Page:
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How to Install Python 3.8 on Ubuntu 18.04?

How to Install Python 3.8 on Ubuntu 18.04?

In this tutorial we'll cover two different ways to install Python 3.8 on Ubuntu 18.04. The first option is to install the deb package from the deadsnakes PPA, and the second one is by building from the source code.

Python is one of the most widely used programming languages in the world. With its simple and easy to learn syntax, Python is a popular choice for beginners and experienced developers. Python is quite a versatile programming language. It can be used to build all kinds of applications, from simple scrips to complex machine learning algorithms.

Python 3.8 is the latest major release of the Python language. It includes many new features such as assignment expressions, positional-only parameters, f-strings support, and more.

Python 3.8 is not available in Ubuntu’s default repositories. In this tutorial, we’ll cover two different ways to install Python 3.8 on Ubuntu 18.04. The first option is to install the deb package from the deadsnakes PPA, and the second one is by building from the source code.

The same steps apply for Ubuntu 16.04 and any Ubuntu-based distribution, including Kubuntu, Linux Mint, and Elementary OS.

Installing Python 3.8 on Ubuntu with Apt

Installing Python 3.8 on Ubuntu with apt is a relatively straightforward process and takes only a few minutes:

  1. Run the following commands as root or user with sudo access to update the packages list and install the prerequisites:

    sudo apt update
    sudo apt install software-properties-common
    
  2. Add the deadsnakes PPA to your system’s sources list:

    sudo add-apt-repository ppa:deadsnakes/ppa
    

    When prompted press Enter to continue:

    Press [ENTER] to continue or Ctrl-c to cancel adding it.
    
  3. Once the repository is enabled, install Python 3.8 with:

    sudo apt install python3.8
    
  4. Verify that the installation was successful by typing:

    python3.8 --version
    
    Python 3.8.0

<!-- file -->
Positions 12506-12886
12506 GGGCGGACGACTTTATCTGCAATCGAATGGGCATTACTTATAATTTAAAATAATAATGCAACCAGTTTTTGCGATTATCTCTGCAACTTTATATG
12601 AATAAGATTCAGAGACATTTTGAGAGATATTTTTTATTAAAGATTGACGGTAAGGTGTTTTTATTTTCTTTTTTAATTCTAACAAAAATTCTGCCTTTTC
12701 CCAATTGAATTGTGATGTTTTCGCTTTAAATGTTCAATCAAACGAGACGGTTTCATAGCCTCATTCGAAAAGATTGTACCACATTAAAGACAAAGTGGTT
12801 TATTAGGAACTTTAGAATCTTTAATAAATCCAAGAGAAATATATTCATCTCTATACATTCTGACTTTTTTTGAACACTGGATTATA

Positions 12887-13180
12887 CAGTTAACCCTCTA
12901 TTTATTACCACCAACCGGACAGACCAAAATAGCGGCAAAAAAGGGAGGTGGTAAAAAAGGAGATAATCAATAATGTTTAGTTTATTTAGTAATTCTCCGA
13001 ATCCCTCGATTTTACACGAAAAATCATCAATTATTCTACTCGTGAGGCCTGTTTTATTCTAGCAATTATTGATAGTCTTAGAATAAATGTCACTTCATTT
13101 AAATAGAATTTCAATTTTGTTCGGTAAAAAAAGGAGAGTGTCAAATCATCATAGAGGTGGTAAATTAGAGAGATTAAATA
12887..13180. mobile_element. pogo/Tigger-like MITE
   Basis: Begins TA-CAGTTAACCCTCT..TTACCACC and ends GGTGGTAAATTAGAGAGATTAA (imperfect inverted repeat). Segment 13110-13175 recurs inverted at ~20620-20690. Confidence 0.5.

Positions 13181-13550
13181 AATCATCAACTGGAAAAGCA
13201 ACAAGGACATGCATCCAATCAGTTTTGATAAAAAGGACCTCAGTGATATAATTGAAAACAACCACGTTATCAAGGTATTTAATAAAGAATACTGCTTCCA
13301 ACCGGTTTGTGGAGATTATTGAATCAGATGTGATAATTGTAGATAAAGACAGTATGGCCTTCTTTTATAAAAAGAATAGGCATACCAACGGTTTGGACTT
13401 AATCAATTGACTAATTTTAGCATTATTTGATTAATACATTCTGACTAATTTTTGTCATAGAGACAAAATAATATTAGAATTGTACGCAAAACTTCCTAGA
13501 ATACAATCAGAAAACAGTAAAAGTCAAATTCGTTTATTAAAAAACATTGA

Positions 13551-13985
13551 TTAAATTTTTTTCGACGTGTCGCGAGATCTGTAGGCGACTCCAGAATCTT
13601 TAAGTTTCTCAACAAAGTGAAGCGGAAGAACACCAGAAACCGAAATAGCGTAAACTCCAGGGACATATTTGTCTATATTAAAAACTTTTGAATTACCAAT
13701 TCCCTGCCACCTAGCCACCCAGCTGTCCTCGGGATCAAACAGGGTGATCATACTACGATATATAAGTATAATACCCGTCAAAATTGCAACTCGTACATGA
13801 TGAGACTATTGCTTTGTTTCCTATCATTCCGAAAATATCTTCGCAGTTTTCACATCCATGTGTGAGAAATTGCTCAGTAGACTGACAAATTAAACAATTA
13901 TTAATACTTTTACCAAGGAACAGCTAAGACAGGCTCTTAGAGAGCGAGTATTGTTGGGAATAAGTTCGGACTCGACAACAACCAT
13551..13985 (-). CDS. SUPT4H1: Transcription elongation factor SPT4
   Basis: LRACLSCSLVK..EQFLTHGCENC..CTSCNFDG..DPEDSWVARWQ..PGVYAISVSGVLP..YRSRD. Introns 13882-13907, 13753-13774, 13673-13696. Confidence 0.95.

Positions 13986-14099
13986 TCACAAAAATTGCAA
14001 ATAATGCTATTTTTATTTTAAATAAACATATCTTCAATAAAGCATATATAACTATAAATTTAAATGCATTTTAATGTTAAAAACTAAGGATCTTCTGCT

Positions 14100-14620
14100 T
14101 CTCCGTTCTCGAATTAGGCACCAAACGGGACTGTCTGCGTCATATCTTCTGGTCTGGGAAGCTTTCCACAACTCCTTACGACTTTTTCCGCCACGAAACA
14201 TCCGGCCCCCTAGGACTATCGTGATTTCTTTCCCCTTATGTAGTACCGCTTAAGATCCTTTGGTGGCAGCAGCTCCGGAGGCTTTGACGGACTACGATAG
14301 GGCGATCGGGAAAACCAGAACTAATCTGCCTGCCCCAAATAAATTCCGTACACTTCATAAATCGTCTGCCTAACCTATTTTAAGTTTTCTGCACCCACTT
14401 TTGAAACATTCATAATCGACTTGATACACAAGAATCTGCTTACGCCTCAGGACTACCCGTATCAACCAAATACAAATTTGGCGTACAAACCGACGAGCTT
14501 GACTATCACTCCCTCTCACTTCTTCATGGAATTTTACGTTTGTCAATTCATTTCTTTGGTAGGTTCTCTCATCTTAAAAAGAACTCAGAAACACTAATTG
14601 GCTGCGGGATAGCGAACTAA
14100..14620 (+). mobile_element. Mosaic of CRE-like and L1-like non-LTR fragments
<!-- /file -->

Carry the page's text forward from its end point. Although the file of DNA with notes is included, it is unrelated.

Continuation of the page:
At this point, Python 3.8 is installed on your Ubuntu system, and you can start using it.

Installing Python 3.8 on Ubuntu from Source

In this section, we’ll explain how to compile Python 3.8 from the source.

  1. Update the packages list and install the packages necessary to build Python:

    sudo apt update
    sudo apt install build-essential zlib1g-dev libncurses5-dev libgdbm-dev libnss3-dev libssl-dev libreadline-dev libffi-dev wget
    
  2. Download the latest release’s source code from the Python download page using wget:

    wget https://www.python.org/ftp/python/3.8.0/Python-3.8.0.tgz
    

At the time of writing this article, the latest release is 3.8.0.

  1. When the download finishes, extract the gzipped archive:

    tar -xf Python-3.8.0.tgz
    
  2. Switch to the Python source directory and execute the configure script which performs a number of checks to make sure all of the dependencies on your system are present:

    cd Python-3.8.0
    ./configure --enable-optimizations
    

The --enable-optimizations option optimizes the Python binary by running multiple tests. This makes the build process slower.

  1. Start the Python 3.8 build process:

    make -j 8
    

For faster build time, modify the -j to correspond to the number of cores in your processor. You can find the number by typing nproc.

  1. When the build process is complete, install the Python binaries by typing:

    sudo make altinstall
    

Do not use the standard make install as it will overwrite the default system python3 binary.

  1. That’s it. Python 3.8 has been installed and ready to be used. Verify it by typing:

    python3.8 --version
    

    The output should show the Python version:

    Python 3.8.0
    
Conclusion

You have installed Python 3.8 on your Ubuntu 18.04 machine, and you can start developing your Python 3 project.

If you have any questions or feedback, feel free to comment below.